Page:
Food manufacturers think you're stupid. In fact, they’re banking on it. Why else would Hershey’s put a ribbon on the Good & Plenty box that says “A fat-free candy.” Sure, it's true—no fat in the box—but it's also very misleading. The candy is essentially 100 percent sugar and processed carbs. And Hershey knows the average American equates fat-free with being good for you.
Another example: Between 2005 and 2008, as the organic movement gathered steam, the prevalence of “simple” or “simply” on food labels increased by 65 percent. Food marketers pinpointed how our expectations were changing, and began using that knowledge to keep us buying unhealthy processed foods.
While researching our latest book, Eat This, Not That! 2011, we spotted more minefields than ever—in restaurants, at supermarkets, in your own pantry. That’s why we cornered food-industry insiders and asked them to come clean. What they told us may shock you. Go ahead, dig in.
1. The average American has easy access to 2,700 calories each day, according to the USDA, versus just 2,200 in 1970. That food is on their plates and in their refrigerators, or neatly lining the vending machines at work. In other words, potential calories are everywhere. And studies show a direct correlation between food exposure and consumption. If 500 calories a day doesn't sound like much, consider: that’s 52 pounds a year.
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2. The average American drinks 450 liquid calories a day. That’s twice as much as we consumed 30 years ago, according to researchers at the University of North Carolina. What’s to blame? Take your pick: sodas, energy drinks, lattes, bottled teas, milk shakes. (Here are the most sinister culprits—the 20 worst drinks in America.)
3. Fresh fruits and vegetables cost 10 times more than junk food, according to researchers at the University of Washington. A thousand calories of nutritious food cost $18.16, while a thousand calories of junk food cost a mere $1.76. How do they keep junk-food costs so low? Pretty simple, actually: flavor enhancers and other chemical additives. Speaking of . . .
4. There are more than 3,000 items on the FDA’s list of approved food additives—everything from acesulfame potassium (an artificial sweetner that animal studies have linked to breast cancer) to Yellow #5 (a food coloring linked to learning and concentration disorders in children).
Bonus Tip: Click here for a list of food additives to avoid.
5. Your food can legally contain maggots and rat poop. Sure, the FDA limits the amount of such appetite killers in your food, but that limit isn't zero. Trace amounts won’t make you sick, but the thought of them will.
6. Smaller portions are equally as satisfying as larger portions. Participants in a Penn State study ate macaroni and cheese over four different days, and when presented with bigger portions, they consumed an extra 160 calories. Despite the extra food, they rated their fullness the same.
7. Between 1977 and 1996, the average cheeseburger grew in size by 25 percent. In that same time, a bag of pretzels grew by 93 calories, according to analysis by researchers in North Carolina. But you don't have to give up the burgers to stay thin, but it helps to avoid the 15 Worst Burgers in America.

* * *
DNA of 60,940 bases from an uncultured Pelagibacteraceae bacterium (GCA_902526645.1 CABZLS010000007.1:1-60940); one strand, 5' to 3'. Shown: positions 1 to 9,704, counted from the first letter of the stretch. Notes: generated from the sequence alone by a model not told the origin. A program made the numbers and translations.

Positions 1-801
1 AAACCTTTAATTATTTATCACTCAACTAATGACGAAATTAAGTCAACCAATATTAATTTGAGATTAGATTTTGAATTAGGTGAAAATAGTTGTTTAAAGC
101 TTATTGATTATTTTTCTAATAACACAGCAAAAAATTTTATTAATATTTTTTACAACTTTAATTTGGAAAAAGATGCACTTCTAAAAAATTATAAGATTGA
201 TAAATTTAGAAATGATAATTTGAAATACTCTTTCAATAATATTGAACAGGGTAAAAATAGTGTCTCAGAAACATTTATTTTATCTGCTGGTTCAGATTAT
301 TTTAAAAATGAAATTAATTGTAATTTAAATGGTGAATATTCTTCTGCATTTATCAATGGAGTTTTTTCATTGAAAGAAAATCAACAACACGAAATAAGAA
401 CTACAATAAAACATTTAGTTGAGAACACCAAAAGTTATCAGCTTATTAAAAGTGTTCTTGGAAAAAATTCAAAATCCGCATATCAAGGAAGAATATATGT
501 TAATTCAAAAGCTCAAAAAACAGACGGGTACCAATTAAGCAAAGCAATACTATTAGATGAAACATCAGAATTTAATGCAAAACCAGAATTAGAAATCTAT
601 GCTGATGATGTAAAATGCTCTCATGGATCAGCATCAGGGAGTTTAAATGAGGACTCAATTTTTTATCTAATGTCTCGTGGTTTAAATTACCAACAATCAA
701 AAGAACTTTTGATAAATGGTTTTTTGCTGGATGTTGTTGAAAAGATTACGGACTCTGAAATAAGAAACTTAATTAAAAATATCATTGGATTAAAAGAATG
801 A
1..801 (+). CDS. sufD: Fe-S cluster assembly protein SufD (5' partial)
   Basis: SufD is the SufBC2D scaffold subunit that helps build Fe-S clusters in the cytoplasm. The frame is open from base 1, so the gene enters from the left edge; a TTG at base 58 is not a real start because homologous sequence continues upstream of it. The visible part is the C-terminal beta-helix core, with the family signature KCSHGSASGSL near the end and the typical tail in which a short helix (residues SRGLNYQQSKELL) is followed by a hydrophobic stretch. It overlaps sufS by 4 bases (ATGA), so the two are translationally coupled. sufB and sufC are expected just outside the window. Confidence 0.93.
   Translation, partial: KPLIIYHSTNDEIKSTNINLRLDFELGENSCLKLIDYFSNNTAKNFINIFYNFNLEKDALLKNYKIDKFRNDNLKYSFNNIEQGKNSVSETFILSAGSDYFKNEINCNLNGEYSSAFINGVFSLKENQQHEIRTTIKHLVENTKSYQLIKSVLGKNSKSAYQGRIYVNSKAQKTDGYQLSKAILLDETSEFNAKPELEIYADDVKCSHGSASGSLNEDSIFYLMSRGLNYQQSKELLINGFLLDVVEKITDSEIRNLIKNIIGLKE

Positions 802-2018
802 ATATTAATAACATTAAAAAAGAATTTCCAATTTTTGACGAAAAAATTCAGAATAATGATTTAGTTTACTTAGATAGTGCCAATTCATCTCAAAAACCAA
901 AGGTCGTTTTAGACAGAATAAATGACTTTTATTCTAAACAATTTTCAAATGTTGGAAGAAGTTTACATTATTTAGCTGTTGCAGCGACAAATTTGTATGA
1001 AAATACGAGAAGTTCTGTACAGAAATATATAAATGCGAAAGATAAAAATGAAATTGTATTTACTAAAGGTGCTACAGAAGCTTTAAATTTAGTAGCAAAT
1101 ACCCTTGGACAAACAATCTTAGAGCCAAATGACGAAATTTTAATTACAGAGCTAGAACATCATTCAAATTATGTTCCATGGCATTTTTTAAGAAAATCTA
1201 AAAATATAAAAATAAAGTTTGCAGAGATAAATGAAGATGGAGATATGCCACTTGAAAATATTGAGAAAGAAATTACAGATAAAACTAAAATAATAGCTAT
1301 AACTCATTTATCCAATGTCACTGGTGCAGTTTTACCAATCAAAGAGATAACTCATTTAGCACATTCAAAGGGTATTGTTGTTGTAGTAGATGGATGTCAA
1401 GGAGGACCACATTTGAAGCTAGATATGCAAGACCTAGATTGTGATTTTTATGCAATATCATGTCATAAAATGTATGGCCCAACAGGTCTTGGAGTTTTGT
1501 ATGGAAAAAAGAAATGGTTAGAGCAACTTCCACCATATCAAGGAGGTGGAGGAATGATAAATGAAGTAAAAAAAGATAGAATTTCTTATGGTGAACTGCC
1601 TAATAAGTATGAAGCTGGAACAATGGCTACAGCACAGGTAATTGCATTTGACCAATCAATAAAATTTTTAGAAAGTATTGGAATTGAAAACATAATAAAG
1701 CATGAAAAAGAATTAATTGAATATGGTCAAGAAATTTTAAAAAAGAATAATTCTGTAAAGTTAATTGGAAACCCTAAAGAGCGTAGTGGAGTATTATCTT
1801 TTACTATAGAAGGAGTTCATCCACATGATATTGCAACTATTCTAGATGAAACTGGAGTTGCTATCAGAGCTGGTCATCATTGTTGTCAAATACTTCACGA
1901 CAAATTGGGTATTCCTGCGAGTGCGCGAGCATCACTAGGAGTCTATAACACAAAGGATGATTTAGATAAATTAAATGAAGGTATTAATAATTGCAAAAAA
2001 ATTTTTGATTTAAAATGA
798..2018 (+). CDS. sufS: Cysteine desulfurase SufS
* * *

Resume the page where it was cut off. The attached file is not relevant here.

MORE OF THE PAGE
8. What do hamburgers and fertilizer have in common? Turns out, hamburgers—especially the stuff served at schools and fast food restaurants—are routinely treated with ammonia to kill off E. coli bacteria. That’s the same substance used in fertilizers and household cleaners.
9. There's a good chance chicken will make you sick. In a 2006 Consumer Reports review, more than 80 percent of whole broiler chickens bought nationwide contained campylobacter or salmonella—the leading causes of foodborne illness in America.
10. Junk food is like a drug. A study in the journal of Nature Neuroscience found that eating junk food doesn’t just satisfy cravings—it creates them. That’s right; junk food is addictive. That's why manufacturers load their foods with sugar, salt, and artificial flavorings, and why you should never forget the golden rule: If your food can go bad, it's good for you. If it can't go bad, it's bad for you.
11. Only 19 percent of what you pay for a food product actually goes toward the food itself. The rest pays for packaging, labor, and marketing, according to USDA data. Yet another reason to buy fresh, local ingredients.
12. Food companies pay “slotting fees” to supermarkets to ensure the best possible placement—an average of $70 per item, according to a 2004 government report. These fees are passed on to consumers in the form of higher prices. Pay less by shopping the tops and bottoms of the shelves; that’s where you’ll find brands that aren’t paying slotting fees.
13. The leanest cuts of meat may have the highest sodium levels. Leaner cuts by definition are less juicy. To counteract this, some manufacturers "enhance" turkey, chicken, and beef products by pumping them full of a liquid solution that contains water and salt.
14. Long checkout lines may make you fat. If you’re waiting to pay, you're up to 25 percent more likely to buy the candy and sodas around you, according to a recent study at the University of Arizona.
15. Calorie counts may be wrong. To ensure you're getting at least as much as you pay for, the FDA is more likely to penalize a food manufacturer for overstating the net weight of a product than understating it. As a result, manufacturers often package more food than the stated net weight or make servings heavier than the stated serving size weight.
Bonus Tip: Another year, another shocking list of catastrophic dishes! Check out our 2011 editon of The 20 Worst Foods in America.
EAT RIGHT RULE: The best bedtime snack is a bowl of bran cereal with skim milk. The slow-burning carbs will ease you into slumber. FOLLOW DAVE ZINCZENKO ON TWITTER and get FREE live-better secrets every day!
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